PALM BEACH, Fla. — Local migrant farmworker advocates are gearing up to raise awareness about farmworkers' rights in Palm Beach County.
Silvia Perez from the Coalition of Immokalee Workers is spearheading a march Saturday in Palm Beach County urging Wendy’s to join in on the Fair Food Program.
“We have been protesting for seven years—protesting, and are marching to ask for a dialogue with Wendy’s, but they are not listening and are ignoring us,” said Perez.
The Fair Food Program works with coalitions and advocates to support farmworkers in the supply chain by addressing issues like unfair wages, neglect, and sexual assault.
A migrant worker from Guatemala, who did not want to be identified, says more farmworker protection is needed and this issue is close to her heart.
“Without them, the cilantro, the tomato and onions and all that is used in the kitchen and one eats would not arrive if it wasn't for the work of the migrants,” said the woman.
Natalia Naranjo, with the Coalition of Immokalee Workers, says many of the largest fast-food companies joined years ago —and Wendy’s still did not participate.
“Our biggest push right now, is getting Wendy’s to publish and talk about where they are harvesting their tomatoes from,” said Naranjo. “Trying to get a clear idea whether or not they do have these cases of abuse. Whether or not there are these cases of modern-day slavery within the fields they are purchasing from.”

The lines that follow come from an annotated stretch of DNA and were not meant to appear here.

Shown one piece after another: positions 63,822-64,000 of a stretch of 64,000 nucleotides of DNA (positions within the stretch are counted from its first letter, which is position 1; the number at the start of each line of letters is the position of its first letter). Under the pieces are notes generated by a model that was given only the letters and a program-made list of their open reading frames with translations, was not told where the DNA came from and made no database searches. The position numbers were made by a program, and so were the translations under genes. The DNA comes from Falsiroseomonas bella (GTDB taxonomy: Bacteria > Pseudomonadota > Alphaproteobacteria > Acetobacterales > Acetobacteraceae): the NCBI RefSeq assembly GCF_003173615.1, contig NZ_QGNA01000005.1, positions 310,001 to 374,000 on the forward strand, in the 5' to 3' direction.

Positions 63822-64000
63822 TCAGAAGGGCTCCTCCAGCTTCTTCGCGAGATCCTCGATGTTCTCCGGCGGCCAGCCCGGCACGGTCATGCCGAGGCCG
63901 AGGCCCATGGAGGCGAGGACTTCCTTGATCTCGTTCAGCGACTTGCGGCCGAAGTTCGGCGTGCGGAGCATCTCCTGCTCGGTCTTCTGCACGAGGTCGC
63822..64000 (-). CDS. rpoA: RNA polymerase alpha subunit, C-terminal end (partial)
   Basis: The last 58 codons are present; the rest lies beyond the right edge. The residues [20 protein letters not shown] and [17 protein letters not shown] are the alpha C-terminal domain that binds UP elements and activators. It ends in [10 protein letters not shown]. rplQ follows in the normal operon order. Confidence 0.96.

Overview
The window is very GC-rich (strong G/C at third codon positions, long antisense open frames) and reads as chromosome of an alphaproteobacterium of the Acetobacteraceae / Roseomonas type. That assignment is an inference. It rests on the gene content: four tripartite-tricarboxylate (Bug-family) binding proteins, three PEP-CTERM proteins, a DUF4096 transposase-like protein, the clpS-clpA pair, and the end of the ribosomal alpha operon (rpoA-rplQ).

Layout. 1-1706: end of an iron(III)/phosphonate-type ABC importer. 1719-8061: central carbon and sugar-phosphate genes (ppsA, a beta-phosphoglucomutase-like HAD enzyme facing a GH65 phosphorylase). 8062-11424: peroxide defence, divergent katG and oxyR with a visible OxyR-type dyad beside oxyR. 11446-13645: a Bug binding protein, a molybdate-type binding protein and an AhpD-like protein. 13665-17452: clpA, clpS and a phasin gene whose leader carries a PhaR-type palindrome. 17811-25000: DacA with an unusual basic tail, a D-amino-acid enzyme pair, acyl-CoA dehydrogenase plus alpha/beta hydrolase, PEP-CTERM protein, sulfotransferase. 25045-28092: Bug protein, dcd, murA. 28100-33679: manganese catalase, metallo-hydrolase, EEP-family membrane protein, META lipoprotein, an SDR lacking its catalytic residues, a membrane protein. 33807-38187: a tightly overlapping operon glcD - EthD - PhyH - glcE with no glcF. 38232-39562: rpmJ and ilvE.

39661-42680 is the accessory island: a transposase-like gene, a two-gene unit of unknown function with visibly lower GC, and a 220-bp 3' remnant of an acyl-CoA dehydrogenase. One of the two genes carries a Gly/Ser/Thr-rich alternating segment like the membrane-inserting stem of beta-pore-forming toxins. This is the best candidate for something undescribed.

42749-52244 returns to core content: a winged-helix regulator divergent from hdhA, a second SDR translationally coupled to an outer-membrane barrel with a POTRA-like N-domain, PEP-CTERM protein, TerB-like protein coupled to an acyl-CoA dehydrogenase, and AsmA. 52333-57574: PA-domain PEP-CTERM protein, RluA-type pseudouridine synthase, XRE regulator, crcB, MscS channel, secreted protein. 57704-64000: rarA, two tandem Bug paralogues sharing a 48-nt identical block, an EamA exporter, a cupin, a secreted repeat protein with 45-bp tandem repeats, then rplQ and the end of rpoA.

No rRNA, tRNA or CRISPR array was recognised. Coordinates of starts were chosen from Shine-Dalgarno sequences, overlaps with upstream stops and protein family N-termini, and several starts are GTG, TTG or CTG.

In a written statement, Wendy’s told WPTV that they do not participate in the fair food program, because there is no nexus between the program and their supply chain.
Wendy's says that they have established a supplier code of conduct adding, “....we also require third-party reviews related to the human rights and labor practices for suppliers of certain hand-harvested, whole, fresh produce such as tomatoes.”
STATEMENT FROM WENDY’S:
Wendy’s does not participate in the Fair Food Program because there is no nexus between the program and our supply chain. Since 2019, Wendy’s has sourced our North American tomato supply exclusively from indoor, hydroponic greenhouse farms, while the Fair Food Program predominantly operates in outdoor, conventional tomato growing environments. Further, Wendy’s has an established Supplier Code of Conduct that applies to significant suppliers of The Wendy’s Company and our North America restaurant system, and we also require third-party reviews related to the human rights and labor practices for suppliers of certain hand-harvested, whole, fresh produce such as tomatoes. The idea that joining the Fair Food Program, and purchasing field-grown, commodity tomatoes, is the only way that Wendy’s can demonstrate responsibility in our supply chain is not true.
“Workers need to be recognized not as a commodity of production, but as persons,” said Lindsay McElroy.
McElroy is the Guatemalan-Maya Center Executive Administrative Assistant in Lake Worth Beach. She says longstanding farm labor concerns need to continue to be at the forefront.
“Oftentimes, there are wage theft cases. There are circumstances where people aren’t allowed to use the restroom when they need to. They don’t get water breaks,” said McElroy. “So, it’s very important that the people who nourish us and pick our food are treated as well as any other worker deserves to be treated.”
For details on Saturday’s march, click here.